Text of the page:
While Tesla waits for production to start in China, several start-ups have mushroomed locally and are working to becoming China’s answer to the competition posed by players like Tesla and other major international giants moving into the EV space. These local players envision to provide a user with an overall ecosystem, wherein a car is capable of driving itself, while a user is able to do everything from sleeping to watching a film or take conference calls within a comfortable and sophisticated environment. Among this is a four-year-old start-up that has gained the limelight; ‘Xpeng’ is backed by the likes of Xiaomi Corp., Alibaba Group Holdings and Foxconn Technology Limited. The start-up is valued at close to $4 billion despite not delivering a single vehicle nor owning a factory or a production license. On similar lines, Nio (formerly NextEV) is another Chinese start-up that is backed by Tencent, Baidu and Xiaomi. Nio plans to sell a connected car attached with an array of product offerings and services. The proposed car would be loaded with technology, driverless capabilities, NIO power (a 3-minute battery swapping service), NOMI; an AI (artificial intelligence) assistant (similar to Amazon’s Alexa) and an NIO app that will allow users to chat with the company’s executives, arrange car service, attend events or charging requests. Nio is among the first lot of Chinese EV makers that have launched a production vehicle, while the rest have displayed concept cars. The company launched the ES-8 pure electric model (sports utility vehicle) at around half the price of the Tesla X in December 2017, thereby enhancing its appeal. It is not only restricted to the local market, but Nio has also vowed to bring autonomous EVs to the US by 2020. In order to achieve this, the company has filed for an IPO on the Nasdaq in August 2018. Tencent has not invested in only just Nio. The company also backs Byton (to indicate ‘bytes on wheels’) led by a team including former executives of BMW, Tesla, Google and Apple. The company aims for a 2019 launch in China and plans Europe and the US by 2020. Byton’s cars use facial recognition to unlock, the system adapts to the driver more and more as it gets to know the driver as well as offers a range of other ways for interaction by deploying technologies like Amazon’s Alexa, gesture and touch controls. It is interesting to observe how most of these EV start-ups in China are yet to even manufacture on scale or deliver in bulk to consumers, but still has not stopped the market in valuing these at several times higher than the value of traditional Chinese automakers such as Great Wall Motor Co. and BAIC Motor Corp in the recent fundraising rounds. 

Hence, how is it that these start-ups have garnered funding from the likes of Alibaba and Tencent? This is because these tech giants have forayed into the automotive industry with the conviction that connected cars are the future and an additional source of revenue generation for their portfolio. China has capital, lots and lots of capital to be burnt. The sector has received funding from investment funds as well as online service companies, thereby giving birth to around 100 start-ups in the field alone. China’s generous use of subsidies has given birth to several start-ups, many of which then require a helping hand, more importantly, the two key licenses mandated to manufacture and sell pure EVs. Additionally, procuring these two licenses is both expensive and time consuming with young ventures instead preferring to divert the money towards R&D. This has thereby resulted in some of these start-ups partnering with well-established or state-owned automakers, which do not need such licenses. In addition, the ones that do, however, manage to procure these licenses from the government tend to be either JVs or subsidiaries of state-owned automakers. Few examples are Nio, which partnered with JAC Motor (a state-owned company with about 50 years of experience), BJEV is under BAIC Group, while Yundu New Energy is a subsidiary of Fujian Motor, which is again state-owned.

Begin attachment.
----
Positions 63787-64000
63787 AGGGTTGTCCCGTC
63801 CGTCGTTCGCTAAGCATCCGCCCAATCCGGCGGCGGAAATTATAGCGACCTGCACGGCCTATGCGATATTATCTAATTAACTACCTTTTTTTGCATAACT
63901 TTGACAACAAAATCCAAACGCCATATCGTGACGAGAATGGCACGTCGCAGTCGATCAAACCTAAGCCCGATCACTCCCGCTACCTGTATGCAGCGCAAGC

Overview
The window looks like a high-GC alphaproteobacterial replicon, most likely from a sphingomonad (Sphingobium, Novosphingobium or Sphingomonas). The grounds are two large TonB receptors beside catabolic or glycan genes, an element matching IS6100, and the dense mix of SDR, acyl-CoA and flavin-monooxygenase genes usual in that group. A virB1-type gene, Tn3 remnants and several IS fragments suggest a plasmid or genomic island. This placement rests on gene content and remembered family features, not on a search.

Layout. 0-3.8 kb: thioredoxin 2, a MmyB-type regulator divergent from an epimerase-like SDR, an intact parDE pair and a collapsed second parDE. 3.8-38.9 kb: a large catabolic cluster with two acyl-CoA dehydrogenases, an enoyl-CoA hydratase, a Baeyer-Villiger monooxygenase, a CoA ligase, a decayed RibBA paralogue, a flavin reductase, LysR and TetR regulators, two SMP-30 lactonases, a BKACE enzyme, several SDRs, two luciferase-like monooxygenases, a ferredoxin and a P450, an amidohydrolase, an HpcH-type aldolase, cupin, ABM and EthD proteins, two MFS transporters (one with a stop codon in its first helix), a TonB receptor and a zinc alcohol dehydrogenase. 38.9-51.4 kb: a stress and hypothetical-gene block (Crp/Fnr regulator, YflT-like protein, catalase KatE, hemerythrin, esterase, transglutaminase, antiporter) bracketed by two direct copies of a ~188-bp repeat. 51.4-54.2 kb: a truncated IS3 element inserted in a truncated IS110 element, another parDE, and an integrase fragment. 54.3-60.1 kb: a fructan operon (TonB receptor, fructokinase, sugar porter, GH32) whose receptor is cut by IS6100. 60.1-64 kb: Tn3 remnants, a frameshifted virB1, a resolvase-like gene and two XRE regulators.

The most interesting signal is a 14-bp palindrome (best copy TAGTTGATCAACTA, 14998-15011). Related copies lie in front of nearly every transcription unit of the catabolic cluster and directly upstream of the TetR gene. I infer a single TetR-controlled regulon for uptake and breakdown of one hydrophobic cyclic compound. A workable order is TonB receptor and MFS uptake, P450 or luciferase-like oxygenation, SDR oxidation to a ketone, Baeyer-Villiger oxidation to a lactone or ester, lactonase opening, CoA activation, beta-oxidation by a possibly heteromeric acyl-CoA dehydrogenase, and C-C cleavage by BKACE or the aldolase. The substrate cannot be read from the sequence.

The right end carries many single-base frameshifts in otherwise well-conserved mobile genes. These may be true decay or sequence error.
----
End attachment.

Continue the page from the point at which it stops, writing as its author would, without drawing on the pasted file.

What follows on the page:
On a broader perspective, producing and delivering cars at a scale seems to be tougher than simply raking in millions from investors as some start-ups are struggling to keep with the schedule of their initially promised deliveries. Addedly, one cannot deny the risk associated with these novice start-ups with limited experience in the automobile field. Thus,  in spite of these start-ups claiming to offer superior technological advancements in their offerings, they could very well feel the pain and issues faced by the other major EV manufacturers, especially Tesla, which has faced a plethora of problems of its own, more specifically the production lag on its different models in last few years and lately the much-talked Model 3. That being said, with China’s recent move to open up its rather protected automotive market for foreign players, time is ticking for these start-ups to ramp up their deliveries, this is pertinent as with just another couple of years down the line, companies like Tesla would add to the fierce local competition rather than what was faced in the past from foreign players.